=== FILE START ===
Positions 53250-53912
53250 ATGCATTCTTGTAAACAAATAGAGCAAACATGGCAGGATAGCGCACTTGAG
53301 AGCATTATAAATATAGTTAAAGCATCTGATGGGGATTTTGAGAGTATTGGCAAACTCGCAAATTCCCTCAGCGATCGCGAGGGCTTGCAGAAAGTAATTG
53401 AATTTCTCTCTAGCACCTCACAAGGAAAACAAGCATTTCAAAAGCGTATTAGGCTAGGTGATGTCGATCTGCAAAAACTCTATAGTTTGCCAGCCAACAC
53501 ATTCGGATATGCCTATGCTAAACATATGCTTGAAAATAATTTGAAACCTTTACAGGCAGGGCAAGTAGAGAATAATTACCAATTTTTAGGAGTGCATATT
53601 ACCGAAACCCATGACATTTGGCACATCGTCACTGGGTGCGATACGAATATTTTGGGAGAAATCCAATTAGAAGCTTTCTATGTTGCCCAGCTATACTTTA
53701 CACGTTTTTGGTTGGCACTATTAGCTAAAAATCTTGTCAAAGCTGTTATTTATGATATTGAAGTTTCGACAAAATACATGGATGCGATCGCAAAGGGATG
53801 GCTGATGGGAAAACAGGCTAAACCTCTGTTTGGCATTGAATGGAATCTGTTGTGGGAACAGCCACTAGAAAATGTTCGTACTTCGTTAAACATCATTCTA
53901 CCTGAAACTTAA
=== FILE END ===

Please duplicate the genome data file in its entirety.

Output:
Positions 53250-53912
53250 ATGCATTCTTGTAAACAAATAGAGCAAACATGGCAGGATAGCGCACTTGAG
53301 AGCATTATAAATATAGTTAAAGCATCTGATGGGGATTTTGAGAGTATTGGCAAACTCGCAAATTCCCTCAGCGATCGCGAGGGCTTGCAGAAAGTAATTG
53401 AATTTCTCTCTAGCACCTCACAAGGAAAACAAGCATTTCAAAAGCGTATTAGGCTAGGTGATGTCGATCTGCAAAAACTCTATAGTTTGCCAGCCAACAC
53501 ATTCGGATATGCCTATGCTAAACATATGCTTGAAAATAATTTGAAACCTTTACAGGCAGGGCAAGTAGAGAATAATTACCAATTTTTAGGAGTGCATATT
53601 ACCGAAACCCATGACATTTGGCACATCGTCACTGGGTGCGATACGAATATTTTGGGAGAAATCCAATTAGAAGCTTTCTATGTTGCCCAGCTATACTTTA
53701 CACGTTTTTGGTTGGCACTATTAGCTAAAAATCTTGTCAAAGCTGTTATTTATGATATTGAAGTTTCGACAAAATACATGGATGCGATCGCAAAGGGATG
53801 GCTGATGGGAAAACAGGCTAAACCTCTGTTTGGCATTGAATGGAATCTGTTGTGGGAACAGCCACTAGAAAATGTTCGTACTTCGTTAAACATCATTCTA
53901 CCTGAAACTTAA